prevails if maritime liens arise at the time of breach, while BargeCarib
prevails if they arise at the inception of the charter.
We begin our analysis, as we must, with a
recognition of the unique qualities of the maritime lien. Rather than arising
from the English common law, maritime liens are based on principles of
civil law. The Young Mechanic, 30 F. Cas. 873, 874 (Curtis, Circuit
Justice 1855). As a result, a "maritime lien, so-called, is not a lien
at all in the common-law sense of the term." Grant Gilmore & Charles
L. Black, Jr., The Law of Admiralty 586 (2nd ed. 1975) (hereinafter Gilmore
& Black). "A lien is a lien is a lien, but a maritime lien is not."
Id. at 589. This case concerns the maritime lien's unique power
to confer the right to sue the vessel itself in rem, almost as if
it were a person. See id. at 589.(2)
When the vessel is sold under an in rem proceeding to satisfy a
maritime lien, the owner takes the vessel free of all liens imposed anywhere
in the world. Id. at 622. Accordingly, we take note that our analysis
should not be primarily guided by reference to the commercial law of secured
credit or the land-based common law of liens. Instead, we find our guidance
in the ancient and peculiar case law of admiralty. While recent cases cast
only a dim glow, we find our lighthouse in the Supreme Court of the 1860s.
A. Older Case Law
A wealth of authority from the nineteenth
century exists to guide us in our resolution of this case. We discover
that courts have long understood that maritime liens for charters and shipping
contracts attach at the beginning of the contract and remain inchoate until
The Supreme Court first examined the timing
of charter liens in The Freeman, 59 U.S. (18 How.) 182 (1855), observing
in dictum that "charterparties, must, in the invariable regular
course of that business, be made, for the performance of which the law
confers a lien on the vessel." Id. at 190. The Court added that
"third persons, who have shipped merchandise and taken bills of lading
therefor, would thereby acquire a lien on the vessel." Id. This
use of "thereby" implies that the lien attaches at the delivery of the
merchandise, a point made explicit in 1860 when Mr. Justice Nelson held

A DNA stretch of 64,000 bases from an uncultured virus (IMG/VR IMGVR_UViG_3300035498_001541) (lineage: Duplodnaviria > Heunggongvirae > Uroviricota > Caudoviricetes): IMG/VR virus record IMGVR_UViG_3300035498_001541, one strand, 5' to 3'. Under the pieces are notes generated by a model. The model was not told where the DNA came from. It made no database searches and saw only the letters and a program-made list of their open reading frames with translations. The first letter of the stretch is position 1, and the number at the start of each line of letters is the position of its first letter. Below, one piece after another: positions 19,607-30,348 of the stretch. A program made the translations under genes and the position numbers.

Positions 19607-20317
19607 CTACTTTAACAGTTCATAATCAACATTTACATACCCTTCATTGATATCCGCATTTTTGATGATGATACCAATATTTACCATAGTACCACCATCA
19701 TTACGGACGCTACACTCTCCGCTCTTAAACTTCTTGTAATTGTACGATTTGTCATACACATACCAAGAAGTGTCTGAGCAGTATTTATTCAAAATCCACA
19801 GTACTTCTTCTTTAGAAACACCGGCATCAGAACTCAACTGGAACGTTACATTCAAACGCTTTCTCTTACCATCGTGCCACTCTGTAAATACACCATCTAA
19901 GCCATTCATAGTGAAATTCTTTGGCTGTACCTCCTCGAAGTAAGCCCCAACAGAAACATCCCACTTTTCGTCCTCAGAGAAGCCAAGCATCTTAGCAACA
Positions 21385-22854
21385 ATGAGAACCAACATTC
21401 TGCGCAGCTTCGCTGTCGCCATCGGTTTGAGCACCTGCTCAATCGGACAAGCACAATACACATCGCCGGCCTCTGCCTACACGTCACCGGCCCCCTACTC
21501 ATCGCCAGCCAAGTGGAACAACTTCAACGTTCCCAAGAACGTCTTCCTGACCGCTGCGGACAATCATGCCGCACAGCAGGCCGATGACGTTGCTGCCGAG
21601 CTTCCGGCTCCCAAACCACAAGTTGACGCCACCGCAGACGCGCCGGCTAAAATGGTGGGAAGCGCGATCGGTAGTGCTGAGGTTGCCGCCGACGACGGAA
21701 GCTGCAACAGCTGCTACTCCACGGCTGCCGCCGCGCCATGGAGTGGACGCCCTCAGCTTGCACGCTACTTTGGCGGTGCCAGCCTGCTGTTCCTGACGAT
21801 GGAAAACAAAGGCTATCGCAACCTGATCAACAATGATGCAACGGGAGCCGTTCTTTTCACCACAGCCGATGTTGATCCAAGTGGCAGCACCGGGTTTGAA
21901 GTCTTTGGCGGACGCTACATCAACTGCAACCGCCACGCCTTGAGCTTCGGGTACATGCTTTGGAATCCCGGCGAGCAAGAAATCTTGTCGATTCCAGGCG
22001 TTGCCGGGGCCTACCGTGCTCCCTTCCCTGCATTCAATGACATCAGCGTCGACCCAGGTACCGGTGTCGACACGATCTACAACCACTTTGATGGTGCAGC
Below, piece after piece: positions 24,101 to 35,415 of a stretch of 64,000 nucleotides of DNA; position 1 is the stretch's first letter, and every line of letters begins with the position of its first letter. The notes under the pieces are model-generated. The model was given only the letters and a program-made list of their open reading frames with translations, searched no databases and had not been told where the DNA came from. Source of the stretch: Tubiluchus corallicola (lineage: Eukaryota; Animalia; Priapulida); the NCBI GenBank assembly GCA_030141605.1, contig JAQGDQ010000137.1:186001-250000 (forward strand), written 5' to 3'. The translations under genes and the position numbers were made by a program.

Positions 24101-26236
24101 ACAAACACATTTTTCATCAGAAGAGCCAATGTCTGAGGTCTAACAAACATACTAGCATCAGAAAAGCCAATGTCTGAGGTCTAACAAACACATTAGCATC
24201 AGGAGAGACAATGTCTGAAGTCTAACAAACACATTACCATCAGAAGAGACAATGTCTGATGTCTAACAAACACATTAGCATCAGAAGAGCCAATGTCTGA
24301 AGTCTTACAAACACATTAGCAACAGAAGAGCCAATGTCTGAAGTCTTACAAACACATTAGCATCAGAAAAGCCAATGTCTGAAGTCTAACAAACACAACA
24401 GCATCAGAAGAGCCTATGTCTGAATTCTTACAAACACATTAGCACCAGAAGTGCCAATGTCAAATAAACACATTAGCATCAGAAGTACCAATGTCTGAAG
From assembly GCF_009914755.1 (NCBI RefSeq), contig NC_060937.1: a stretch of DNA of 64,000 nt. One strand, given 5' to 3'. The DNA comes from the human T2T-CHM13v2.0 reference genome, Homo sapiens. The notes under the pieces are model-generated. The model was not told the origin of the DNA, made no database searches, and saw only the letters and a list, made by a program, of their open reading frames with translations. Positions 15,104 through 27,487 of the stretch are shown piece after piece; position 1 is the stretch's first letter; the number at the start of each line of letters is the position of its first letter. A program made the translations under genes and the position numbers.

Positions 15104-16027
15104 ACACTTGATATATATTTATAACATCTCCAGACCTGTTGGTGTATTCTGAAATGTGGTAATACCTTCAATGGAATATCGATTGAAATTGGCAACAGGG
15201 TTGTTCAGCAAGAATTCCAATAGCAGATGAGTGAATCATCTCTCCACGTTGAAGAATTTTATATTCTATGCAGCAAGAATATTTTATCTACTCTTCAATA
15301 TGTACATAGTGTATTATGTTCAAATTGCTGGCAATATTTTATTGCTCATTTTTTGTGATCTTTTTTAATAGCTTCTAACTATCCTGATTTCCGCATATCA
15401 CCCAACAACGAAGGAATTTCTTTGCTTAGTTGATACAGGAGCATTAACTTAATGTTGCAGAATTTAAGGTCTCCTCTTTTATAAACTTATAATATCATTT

"The goods were put on board of the vessel,
and, if the lien attached at all, it attached as soon as they were laden
on board. So far as the form of the remedy is concerned, it is the same
as if the voyage had been broken up by the charterers at any other point
in the course of the voyage, after the vessel had been out a week, a month,
or longer." The Hermitage, 12 F. Cas. 27, 28 (Nelson, Circuit Justice
The entire Court agreed that same term, holding
that "we do not see why the lien may not attach, when the cargo is delivered
to the master for shipment." The Edwin, 65 U.S. (24 How.) 386, 394
(1860). The Court reaffirmed the principle six years later. "[T]he better
opinion is, that the lien for freight commences as soon as the goods are
delivered into the control of the master, or certainly as soon as they
are put on board." The Bird of Paradise, 72 U.S. (5 Wall.) 545,
563 (1866).(3) These holdings were reiterated
by district and circuit courts. "[A]s soon as the performance of the contract
is commenced a lien exists on the vessel in favor of the shipper or charterer,
and a suit in rem may be maintained against the same for any liability
of the master or owner arising on or growing out of such contract." The
Director, 26 F. 708, 710 (D. Or. 1886). See also The Oceano,
148 F. 131, 133 (S.D.N.Y. 1906) (quoting same); The Esrom, 272 F.
266, 270-71 (2nd Cir. 1921) ("[T]he lien of the vessel upon the goods and
of the goods upon the vessel attaches from the moment the goods are laden
Soon after The Bird of Paradise, the
Supreme Court elaborated further by adopting the Privy Council's classic
exposition of the maritime lien:
"A maritime lien is the foundation of the
proceeding in rem, a process to make perfect a right inchoate
from the moment the lien attaches; and whilst it must be admitted that
where such lien exists, a proceeding in rem may be had, it will
be found to be equally true, that in all cases where a proceeding in
rem is the proper course, there a maritime lien exists, which gives
a privilege or claim upon the thing, to be carried into effect by legal
process." The Bold Buccleugh, 7 Eng. Rep. 267, 284 (1851), quoted
in The Rock Island Bridge, 73 U.S. (6 Wall.) 213, 215 (1867)
This statement explains how a maritime lien
can attach at the beginning of the charter, yet only be enforceable at
the time of breach: the lien remains "inchoate" until "perfected." The
lien exists from the beginning of the charter to provide security for the
"Shipowners contract for the safe custody,